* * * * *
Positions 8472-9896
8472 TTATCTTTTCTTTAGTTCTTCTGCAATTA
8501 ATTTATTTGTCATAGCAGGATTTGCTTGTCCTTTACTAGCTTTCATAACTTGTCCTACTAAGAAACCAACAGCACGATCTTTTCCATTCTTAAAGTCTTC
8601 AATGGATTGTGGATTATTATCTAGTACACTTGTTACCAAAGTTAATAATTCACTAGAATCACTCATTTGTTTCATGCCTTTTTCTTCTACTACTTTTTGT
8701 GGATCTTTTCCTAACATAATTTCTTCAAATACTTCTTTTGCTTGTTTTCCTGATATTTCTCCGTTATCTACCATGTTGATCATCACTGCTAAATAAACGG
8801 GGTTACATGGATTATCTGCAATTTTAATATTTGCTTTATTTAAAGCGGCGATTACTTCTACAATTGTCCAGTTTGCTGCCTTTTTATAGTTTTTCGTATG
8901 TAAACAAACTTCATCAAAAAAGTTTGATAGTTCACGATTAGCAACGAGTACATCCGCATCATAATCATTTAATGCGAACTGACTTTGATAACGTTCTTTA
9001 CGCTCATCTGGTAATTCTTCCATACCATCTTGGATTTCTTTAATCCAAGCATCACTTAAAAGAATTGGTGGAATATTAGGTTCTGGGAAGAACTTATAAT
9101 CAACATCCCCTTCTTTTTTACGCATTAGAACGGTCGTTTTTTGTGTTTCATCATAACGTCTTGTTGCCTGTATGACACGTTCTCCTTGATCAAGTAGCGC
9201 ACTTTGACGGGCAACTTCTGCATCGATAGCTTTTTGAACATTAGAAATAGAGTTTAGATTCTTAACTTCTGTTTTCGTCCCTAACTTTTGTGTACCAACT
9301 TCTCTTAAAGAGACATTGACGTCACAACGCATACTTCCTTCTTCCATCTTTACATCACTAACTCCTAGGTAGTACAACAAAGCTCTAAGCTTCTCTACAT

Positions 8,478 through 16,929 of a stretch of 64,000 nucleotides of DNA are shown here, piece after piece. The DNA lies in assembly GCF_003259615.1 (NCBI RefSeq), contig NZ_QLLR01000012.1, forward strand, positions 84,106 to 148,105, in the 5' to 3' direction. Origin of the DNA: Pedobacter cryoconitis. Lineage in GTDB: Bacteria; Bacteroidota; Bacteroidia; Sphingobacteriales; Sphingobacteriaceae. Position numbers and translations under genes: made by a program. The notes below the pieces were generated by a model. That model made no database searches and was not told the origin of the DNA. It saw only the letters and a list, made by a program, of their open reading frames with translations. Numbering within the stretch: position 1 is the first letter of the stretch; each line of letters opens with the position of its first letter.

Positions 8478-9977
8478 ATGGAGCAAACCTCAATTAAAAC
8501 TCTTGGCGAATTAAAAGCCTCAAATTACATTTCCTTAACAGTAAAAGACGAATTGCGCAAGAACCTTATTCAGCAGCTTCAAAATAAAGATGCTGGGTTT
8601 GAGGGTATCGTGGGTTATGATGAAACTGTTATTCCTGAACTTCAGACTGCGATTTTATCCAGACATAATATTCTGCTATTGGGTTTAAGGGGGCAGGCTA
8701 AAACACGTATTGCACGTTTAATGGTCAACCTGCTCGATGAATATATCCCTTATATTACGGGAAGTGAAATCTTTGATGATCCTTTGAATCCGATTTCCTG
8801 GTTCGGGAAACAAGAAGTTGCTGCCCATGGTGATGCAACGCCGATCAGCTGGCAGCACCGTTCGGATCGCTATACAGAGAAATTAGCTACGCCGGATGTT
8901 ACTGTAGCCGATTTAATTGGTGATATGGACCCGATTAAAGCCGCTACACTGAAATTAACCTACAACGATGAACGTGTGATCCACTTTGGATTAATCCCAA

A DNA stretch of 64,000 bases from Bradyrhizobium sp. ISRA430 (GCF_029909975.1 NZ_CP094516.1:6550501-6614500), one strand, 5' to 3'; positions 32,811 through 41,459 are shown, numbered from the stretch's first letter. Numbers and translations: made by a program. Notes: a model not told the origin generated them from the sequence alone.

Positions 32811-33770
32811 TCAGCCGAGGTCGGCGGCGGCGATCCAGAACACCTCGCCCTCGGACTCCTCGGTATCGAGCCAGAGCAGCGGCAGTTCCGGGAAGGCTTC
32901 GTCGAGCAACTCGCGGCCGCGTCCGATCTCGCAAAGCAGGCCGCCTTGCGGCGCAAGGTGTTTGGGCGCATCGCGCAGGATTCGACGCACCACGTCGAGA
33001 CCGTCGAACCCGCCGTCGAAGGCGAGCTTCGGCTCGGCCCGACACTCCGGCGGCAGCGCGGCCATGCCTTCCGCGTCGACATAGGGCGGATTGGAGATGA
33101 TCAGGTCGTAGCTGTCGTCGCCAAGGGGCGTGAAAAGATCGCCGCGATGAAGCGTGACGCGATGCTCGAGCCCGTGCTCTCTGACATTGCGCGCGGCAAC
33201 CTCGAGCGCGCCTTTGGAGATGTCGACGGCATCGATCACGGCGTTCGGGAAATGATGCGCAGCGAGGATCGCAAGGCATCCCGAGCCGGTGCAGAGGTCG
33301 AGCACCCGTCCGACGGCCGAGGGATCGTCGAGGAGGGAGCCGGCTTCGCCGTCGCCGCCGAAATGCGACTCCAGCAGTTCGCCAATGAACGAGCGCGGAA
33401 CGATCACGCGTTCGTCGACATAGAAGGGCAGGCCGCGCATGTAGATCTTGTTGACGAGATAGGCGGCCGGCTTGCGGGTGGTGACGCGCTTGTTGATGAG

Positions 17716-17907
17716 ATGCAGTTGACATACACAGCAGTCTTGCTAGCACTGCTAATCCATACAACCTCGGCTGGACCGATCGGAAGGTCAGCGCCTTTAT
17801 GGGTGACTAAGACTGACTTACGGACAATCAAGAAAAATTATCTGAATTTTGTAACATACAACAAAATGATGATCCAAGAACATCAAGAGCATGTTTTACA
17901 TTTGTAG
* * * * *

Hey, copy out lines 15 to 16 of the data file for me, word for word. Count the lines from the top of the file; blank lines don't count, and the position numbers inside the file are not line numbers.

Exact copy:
8501 TCTTGGCGAATTAAAAGCCTCAAATTACATTTCCTTAACAGTAAAAGACGAATTGCGCAAGAACCTTATTCAGCAGCTTCAAAATAAAGATGCTGGGTTT
8601 GAGGGTATCGTGGGTTATGATGAAACTGTTATTCCTGAACTTCAGACTGCGATTTTATCCAGACATAATATTCTGCTATTGGGTTTAAGGGGGCAGGCTA